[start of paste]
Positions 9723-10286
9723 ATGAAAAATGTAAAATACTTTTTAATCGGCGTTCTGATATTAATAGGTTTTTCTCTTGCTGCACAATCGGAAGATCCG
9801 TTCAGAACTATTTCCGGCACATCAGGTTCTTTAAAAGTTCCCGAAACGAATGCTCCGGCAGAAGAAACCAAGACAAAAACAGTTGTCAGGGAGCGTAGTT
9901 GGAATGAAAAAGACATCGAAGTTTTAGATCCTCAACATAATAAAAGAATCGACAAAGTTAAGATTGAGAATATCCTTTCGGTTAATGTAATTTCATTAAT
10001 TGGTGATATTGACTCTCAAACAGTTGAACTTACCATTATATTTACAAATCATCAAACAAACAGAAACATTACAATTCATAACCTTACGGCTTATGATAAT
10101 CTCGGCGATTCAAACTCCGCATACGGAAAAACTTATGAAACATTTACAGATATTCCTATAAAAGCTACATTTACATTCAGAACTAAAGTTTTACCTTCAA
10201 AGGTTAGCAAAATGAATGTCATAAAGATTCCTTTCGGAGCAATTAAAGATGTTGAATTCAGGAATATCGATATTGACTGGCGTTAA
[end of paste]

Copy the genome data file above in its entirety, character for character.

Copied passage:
Positions 9723-10286
9723 ATGAAAAATGTAAAATACTTTTTAATCGGCGTTCTGATATTAATAGGTTTTTCTCTTGCTGCACAATCGGAAGATCCG
9801 TTCAGAACTATTTCCGGCACATCAGGTTCTTTAAAAGTTCCCGAAACGAATGCTCCGGCAGAAGAAACCAAGACAAAAACAGTTGTCAGGGAGCGTAGTT
9901 GGAATGAAAAAGACATCGAAGTTTTAGATCCTCAACATAATAAAAGAATCGACAAAGTTAAGATTGAGAATATCCTTTCGGTTAATGTAATTTCATTAAT
10001 TGGTGATATTGACTCTCAAACAGTTGAACTTACCATTATATTTACAAATCATCAAACAAACAGAAACATTACAATTCATAACCTTACGGCTTATGATAAT
10101 CTCGGCGATTCAAACTCCGCATACGGAAAAACTTATGAAACATTTACAGATATTCCTATAAAAGCTACATTTACATTCAGAACTAAAGTTTTACCTTCAA
10201 AGGTTAGCAAAATGAATGTCATAAAGATTCCTTTCGGAGCAATTAAAGATGTTGAATTCAGGAATATCGATATTGACTGGCGTTAA